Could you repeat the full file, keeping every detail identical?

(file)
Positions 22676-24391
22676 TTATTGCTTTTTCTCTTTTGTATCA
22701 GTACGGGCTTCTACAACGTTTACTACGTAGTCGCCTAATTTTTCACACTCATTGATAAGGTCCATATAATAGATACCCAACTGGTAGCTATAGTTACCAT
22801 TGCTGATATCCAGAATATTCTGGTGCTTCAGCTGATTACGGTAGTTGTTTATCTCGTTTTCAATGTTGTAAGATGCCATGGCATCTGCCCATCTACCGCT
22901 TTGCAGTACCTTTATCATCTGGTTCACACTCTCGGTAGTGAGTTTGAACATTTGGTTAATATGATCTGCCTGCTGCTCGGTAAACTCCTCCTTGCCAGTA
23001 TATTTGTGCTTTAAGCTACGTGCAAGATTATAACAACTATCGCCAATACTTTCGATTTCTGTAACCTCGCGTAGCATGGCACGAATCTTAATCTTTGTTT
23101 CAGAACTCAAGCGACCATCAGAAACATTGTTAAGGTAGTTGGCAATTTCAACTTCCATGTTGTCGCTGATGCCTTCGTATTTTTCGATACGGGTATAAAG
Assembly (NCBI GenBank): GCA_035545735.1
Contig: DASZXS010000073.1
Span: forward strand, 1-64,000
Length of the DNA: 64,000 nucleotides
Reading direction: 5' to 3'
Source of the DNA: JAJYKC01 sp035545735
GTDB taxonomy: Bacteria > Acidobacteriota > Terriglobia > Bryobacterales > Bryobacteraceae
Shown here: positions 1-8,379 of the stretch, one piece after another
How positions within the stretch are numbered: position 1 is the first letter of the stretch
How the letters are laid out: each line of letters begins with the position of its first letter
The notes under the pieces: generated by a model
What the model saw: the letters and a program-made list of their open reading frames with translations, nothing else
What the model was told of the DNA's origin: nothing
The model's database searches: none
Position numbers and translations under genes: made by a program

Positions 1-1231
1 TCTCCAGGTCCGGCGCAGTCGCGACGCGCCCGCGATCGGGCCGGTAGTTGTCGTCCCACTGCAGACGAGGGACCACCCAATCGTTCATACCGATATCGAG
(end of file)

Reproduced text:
Positions 22676-24391
22676 TTATTGCTTTTTCTCTTTTGTATCA
22701 GTACGGGCTTCTACAACGTTTACTACGTAGTCGCCTAATTTTTCACACTCATTGATAAGGTCCATATAATAGATACCCAACTGGTAGCTATAGTTACCAT
22801 TGCTGATATCCAGAATATTCTGGTGCTTCAGCTGATTACGGTAGTTGTTTATCTCGTTTTCAATGTTGTAAGATGCCATGGCATCTGCCCATCTACCGCT
22901 TTGCAGTACCTTTATCATCTGGTTCACACTCTCGGTAGTGAGTTTGAACATTTGGTTAATATGATCTGCCTGCTGCTCGGTAAACTCCTCCTTGCCAGTA
23001 TATTTGTGCTTTAAGCTACGTGCAAGATTATAACAACTATCGCCAATACTTTCGATTTCTGTAACCTCGCGTAGCATGGCACGAATCTTAATCTTTGTTT
23101 CAGAACTCAAGCGACCATCAGAAACATTGTTAAGGTAGTTGGCAATTTCAACTTCCATGTTGTCGCTGATGCCTTCGTATTTTTCGATACGGGTATAAAG
Assembly (NCBI GenBank): GCA_035545735.1
Contig: DASZXS010000073.1
Span: forward strand, 1-64,000
Length of the DNA: 64,000 nucleotides
Reading direction: 5' to 3'
Source of the DNA: JAJYKC01 sp035545735
GTDB taxonomy: Bacteria > Acidobacteriota > Terriglobia > Bryobacterales > Bryobacteraceae
Shown here: positions 1-8,379 of the stretch, one piece after another
How positions within the stretch are numbered: position 1 is the first letter of the stretch
How the letters are laid out: each line of letters begins with the position of its first letter
The notes under the pieces: generated by a model
What the model saw: the letters and a program-made list of their open reading frames with translations, nothing else
What the model was told of the DNA's origin: nothing
The model's database searches: none
Position numbers and translations under genes: made by a program

Positions 1-1231
1 TCTCCAGGTCCGGCGCAGTCGCGACGCGCCCGCGATCGGGCCGGTAGTTGTCGTCCCACTGCAGACGAGGGACCACCCAATCGTTCATACCGATATCGAG